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    Haha that's fair!

    I just use Perth because I know that stat off the top of my head. Sydney though is 10x the size of New York with about half the population if you want another comparison using our driver of unaffordability over east ;)
     
  6. Corey Batt

    Corey Batt Finance Strategist Business Plus Member

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    How does Australian cities compare against 'like' cities in terms of demographics, culture and facilities - say Houston? (keeping in mind that most other countries don't designate 'city' limits the same as Australia)

    Personally I can't say I'd be too keen on Australia pushing density to the level of places like Tokyo. 'Sprawl' isn't an issue if employment is decentralised, so commutes, public transport and asset prices become a non issue.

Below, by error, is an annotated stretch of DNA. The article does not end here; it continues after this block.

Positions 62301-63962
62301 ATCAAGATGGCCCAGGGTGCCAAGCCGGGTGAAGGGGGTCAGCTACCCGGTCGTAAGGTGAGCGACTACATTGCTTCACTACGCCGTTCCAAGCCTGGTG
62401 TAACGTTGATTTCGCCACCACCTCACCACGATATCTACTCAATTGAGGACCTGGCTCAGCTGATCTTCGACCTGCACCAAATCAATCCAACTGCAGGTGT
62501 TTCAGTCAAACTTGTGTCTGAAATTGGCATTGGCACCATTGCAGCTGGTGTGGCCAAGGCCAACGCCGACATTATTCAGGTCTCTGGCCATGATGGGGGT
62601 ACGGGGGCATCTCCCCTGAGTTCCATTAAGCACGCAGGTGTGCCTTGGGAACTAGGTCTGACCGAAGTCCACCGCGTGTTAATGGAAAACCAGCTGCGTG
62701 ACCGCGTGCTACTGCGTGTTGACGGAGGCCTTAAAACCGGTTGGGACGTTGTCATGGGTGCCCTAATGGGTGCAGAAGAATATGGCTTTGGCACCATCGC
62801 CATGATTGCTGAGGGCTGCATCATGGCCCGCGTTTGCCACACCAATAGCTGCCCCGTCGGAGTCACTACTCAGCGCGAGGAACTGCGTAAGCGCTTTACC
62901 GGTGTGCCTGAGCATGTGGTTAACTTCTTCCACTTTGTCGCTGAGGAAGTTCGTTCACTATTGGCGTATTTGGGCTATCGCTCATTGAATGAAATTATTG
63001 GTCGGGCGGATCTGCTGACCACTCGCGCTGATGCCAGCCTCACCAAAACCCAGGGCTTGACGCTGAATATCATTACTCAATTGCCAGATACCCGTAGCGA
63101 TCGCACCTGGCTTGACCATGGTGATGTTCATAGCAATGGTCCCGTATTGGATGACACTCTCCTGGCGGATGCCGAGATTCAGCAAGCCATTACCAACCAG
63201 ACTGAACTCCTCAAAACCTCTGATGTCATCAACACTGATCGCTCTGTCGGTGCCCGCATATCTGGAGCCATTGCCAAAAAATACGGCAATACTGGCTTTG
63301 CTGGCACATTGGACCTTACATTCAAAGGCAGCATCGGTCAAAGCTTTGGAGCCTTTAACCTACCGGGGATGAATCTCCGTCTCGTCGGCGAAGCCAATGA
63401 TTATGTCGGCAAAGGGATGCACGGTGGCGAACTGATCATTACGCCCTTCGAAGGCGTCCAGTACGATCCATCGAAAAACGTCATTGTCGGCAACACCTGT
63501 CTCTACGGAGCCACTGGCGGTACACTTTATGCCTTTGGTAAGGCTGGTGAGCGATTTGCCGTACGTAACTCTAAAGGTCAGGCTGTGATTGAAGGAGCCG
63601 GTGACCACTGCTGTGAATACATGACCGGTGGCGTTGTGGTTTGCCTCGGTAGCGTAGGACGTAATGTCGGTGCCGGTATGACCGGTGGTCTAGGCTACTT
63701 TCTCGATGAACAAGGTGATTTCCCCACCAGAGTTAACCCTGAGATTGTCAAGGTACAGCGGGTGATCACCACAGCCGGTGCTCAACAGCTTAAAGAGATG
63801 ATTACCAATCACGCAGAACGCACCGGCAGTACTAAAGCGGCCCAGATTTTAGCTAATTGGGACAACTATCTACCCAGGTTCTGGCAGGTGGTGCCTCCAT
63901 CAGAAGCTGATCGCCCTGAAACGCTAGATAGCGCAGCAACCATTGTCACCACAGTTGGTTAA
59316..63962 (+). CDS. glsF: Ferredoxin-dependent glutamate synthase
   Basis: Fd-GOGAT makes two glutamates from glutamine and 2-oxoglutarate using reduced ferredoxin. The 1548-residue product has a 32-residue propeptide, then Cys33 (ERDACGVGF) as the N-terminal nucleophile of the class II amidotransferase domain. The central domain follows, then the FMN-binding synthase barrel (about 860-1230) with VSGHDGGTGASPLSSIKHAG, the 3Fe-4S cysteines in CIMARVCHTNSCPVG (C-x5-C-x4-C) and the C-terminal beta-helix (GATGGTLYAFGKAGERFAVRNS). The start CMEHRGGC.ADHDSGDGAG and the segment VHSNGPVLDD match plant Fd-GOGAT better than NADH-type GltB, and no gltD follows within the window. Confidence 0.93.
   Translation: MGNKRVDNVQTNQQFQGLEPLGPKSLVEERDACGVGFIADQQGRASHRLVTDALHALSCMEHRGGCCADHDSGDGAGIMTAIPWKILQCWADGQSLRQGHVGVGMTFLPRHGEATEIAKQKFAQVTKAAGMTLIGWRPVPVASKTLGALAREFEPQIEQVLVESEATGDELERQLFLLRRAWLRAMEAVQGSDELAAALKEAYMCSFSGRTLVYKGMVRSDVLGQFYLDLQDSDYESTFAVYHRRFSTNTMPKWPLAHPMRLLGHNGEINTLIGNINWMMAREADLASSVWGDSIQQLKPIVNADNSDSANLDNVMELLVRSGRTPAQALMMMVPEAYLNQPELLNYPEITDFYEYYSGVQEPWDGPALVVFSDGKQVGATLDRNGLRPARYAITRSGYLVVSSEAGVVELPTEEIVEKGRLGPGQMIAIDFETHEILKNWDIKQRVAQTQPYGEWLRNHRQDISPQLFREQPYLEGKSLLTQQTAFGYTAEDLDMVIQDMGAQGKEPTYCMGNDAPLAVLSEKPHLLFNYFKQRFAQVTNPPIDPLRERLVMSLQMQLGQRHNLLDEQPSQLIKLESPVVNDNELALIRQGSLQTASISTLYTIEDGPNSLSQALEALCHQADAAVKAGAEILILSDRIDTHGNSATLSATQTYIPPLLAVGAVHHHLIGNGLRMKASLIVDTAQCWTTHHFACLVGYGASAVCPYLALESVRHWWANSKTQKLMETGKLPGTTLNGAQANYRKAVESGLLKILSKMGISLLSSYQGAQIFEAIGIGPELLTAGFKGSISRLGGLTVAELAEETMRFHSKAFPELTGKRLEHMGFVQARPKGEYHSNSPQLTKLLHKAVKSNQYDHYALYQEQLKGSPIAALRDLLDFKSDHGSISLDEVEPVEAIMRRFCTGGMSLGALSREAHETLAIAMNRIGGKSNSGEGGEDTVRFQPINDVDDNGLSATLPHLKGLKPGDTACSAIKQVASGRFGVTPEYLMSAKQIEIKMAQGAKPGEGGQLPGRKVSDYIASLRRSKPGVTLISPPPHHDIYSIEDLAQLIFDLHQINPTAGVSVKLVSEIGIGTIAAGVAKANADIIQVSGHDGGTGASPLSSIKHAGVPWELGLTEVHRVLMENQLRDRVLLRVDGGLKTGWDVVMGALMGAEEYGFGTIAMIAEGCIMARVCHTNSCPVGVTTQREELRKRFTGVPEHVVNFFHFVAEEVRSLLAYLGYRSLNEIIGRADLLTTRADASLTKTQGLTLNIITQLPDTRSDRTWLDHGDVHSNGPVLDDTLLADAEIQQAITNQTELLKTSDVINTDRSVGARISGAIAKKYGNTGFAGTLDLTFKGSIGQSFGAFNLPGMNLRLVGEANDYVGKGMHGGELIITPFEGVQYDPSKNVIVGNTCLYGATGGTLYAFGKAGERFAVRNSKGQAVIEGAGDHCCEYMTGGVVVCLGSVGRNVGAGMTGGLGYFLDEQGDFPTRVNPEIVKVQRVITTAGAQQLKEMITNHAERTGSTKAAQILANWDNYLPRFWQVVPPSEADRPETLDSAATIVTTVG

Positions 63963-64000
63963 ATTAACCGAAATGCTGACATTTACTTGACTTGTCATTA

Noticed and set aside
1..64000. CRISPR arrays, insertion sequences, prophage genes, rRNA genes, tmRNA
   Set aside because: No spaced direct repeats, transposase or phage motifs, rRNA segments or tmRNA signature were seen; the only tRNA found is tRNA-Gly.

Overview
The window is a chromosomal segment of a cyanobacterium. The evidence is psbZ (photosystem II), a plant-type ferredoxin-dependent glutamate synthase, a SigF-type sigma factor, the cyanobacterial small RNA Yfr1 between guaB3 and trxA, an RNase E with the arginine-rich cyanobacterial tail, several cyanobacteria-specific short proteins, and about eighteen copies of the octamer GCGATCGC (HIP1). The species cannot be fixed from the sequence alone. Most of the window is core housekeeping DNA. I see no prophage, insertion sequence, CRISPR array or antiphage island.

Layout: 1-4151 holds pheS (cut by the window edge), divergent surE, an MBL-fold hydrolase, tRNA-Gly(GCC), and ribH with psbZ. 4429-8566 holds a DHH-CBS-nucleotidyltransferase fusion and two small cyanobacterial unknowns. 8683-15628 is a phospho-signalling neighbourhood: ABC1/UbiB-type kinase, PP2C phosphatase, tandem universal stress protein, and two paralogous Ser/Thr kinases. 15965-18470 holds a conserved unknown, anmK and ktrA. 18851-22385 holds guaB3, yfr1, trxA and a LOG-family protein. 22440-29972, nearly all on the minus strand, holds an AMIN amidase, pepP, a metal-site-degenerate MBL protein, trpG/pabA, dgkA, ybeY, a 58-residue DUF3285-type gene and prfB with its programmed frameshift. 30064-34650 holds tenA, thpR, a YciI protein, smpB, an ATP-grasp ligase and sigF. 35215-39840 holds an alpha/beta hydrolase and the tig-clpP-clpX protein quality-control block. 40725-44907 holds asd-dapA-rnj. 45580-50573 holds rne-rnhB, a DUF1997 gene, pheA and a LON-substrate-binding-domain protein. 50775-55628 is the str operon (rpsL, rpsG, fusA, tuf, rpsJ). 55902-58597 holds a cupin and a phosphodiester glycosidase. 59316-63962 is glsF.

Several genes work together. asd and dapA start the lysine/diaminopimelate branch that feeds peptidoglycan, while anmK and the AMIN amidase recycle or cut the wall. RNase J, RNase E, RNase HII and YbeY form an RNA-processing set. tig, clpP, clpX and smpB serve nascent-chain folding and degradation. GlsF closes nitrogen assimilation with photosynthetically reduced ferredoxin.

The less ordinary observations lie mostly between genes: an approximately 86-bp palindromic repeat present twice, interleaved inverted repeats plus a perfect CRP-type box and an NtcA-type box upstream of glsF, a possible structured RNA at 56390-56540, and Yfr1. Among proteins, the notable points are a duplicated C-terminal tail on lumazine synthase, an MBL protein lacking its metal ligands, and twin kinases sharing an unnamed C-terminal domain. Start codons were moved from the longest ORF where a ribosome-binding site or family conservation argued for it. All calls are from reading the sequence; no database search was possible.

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  7. Bullion Baron

    Bullion Baron Well-Known Member

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    Sprawl is an issue for public transport. Density is what makes public transport viable in cities. And the same goes for many other shared services / infrastructure. Sprawl would result in these services being a lot more expensive to build / run or be of inferior quality.
     
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  8. Corey Batt

    Corey Batt Finance Strategist Business Plus Member

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    Under the assumption that we want more heavily subsidised mass transit. ;)

    There's a planning school of thought which is focussed more on allowing facilities to be decentralised to the point where public transport becomes only a transport type for those who do not have private means, rather than continually piling on more bandaids onto the real problem. Obviously this is outside of the whole 'sustainability' debate.